Watford have never been confined to a set shirt template each season. We’re not known for having hoops, stripes, quadrants, nor are we particularly renowned for playing in a solid block colour. This gives Watford the chance to be versatile and unique with their home shirt templates. We’ve had horizontal, vertical and even diagonal lines as part of our kit designs in recent years. The striped number from 2018/19 however stands above them all. The all-black sleeves accompanied by the vertical yellow and black stripes on the front helped identify us as The Hornets, with a solid yellow back to allow squad numbers to be seen more clearly and a red sponsor to appease those fans on the wrong side of that fence (If I could get rid of the red in our kits, believe me I would). It’s practically perfect. Couple the design with the fact it was worn by some of the most talented players in Watford’s history, the likes of Gerard Deulofeu, Etienne Capoue, Abdoulaye Doucoure, Roberto Pereyra and Troy Deeney and the fact it was the kit in which we accumulated our highest ever Premier League points total and the one we wore as we reached only our second ever FA Cup Final, then surely it must go down as one of the most iconic kits in Watford’s history.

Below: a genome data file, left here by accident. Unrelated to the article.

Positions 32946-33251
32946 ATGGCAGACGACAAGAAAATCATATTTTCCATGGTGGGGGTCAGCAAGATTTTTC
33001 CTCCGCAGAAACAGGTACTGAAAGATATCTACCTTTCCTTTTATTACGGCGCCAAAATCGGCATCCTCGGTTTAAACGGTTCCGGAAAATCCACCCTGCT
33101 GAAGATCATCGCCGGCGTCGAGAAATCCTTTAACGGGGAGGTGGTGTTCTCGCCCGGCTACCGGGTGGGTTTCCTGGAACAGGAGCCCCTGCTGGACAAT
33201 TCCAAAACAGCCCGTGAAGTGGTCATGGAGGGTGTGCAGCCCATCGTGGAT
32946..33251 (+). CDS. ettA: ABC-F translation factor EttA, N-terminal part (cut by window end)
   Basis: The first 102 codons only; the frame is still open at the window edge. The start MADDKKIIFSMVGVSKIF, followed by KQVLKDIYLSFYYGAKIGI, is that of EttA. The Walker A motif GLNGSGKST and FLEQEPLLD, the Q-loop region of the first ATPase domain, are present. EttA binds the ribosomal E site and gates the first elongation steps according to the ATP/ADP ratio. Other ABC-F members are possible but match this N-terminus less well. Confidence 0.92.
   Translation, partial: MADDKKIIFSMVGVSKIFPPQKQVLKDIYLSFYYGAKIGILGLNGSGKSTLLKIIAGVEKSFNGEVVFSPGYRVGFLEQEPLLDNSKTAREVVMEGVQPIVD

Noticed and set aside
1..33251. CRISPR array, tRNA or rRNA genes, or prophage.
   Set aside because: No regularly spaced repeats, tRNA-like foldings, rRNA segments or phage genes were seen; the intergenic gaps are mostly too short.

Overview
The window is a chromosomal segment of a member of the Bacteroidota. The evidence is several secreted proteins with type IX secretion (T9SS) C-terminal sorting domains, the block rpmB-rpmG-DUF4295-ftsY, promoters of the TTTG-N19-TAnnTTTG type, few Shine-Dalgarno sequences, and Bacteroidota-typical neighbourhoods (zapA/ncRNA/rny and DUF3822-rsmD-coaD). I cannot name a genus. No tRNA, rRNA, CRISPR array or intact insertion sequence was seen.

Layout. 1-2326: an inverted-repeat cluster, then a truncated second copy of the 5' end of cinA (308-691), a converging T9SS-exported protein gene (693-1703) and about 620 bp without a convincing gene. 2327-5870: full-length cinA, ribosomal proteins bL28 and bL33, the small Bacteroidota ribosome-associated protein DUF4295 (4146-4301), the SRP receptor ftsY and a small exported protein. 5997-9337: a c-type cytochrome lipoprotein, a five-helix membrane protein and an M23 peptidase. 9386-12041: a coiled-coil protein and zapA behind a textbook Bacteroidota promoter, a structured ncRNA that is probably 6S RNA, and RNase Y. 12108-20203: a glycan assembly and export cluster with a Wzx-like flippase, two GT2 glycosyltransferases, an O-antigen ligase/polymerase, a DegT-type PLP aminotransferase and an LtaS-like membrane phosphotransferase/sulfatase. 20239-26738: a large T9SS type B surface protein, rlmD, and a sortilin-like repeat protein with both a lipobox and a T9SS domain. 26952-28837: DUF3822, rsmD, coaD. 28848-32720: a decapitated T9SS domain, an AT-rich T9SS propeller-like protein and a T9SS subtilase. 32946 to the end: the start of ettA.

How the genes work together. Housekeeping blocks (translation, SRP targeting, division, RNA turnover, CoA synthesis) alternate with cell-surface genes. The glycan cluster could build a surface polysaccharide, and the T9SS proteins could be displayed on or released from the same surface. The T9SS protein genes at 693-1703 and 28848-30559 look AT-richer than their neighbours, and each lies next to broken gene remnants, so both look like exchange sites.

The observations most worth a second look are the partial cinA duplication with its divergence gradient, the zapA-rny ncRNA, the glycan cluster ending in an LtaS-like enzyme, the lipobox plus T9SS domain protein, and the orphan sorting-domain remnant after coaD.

So there you have it, my five personal favourites. The great thing about Watford’s unique and sometimes whacky past kits is that if you were to ask another fan for their top five, they’d probably pick five completely different ones and they’d all be masterpieces in their own right. We’re very lucky down at Watford, even if we do have a moose on our badge.
(Approx $43 / €38)
(Approx $260 / €230)
Latest from VFS blog
It's probably not the collaboration we were expecting when Club Tijuana and Star Wars...
With the Trinidad and Tobago home and away kits BOL Football are showing that they can produce...
Empoli F.C. are a small club from Tuscany, Italy (30km from Florence). Formed in 1920, they are...
Crewe Alexandra are my team. The club based in the town of Crewe nicknamed ’The Railwaymen...
What colour do Middlesbrough play in? Well, red of course, usually with a dash (or more) of white thrown...
International shirts are quite often rigid in colour palette, and although this can be said about the...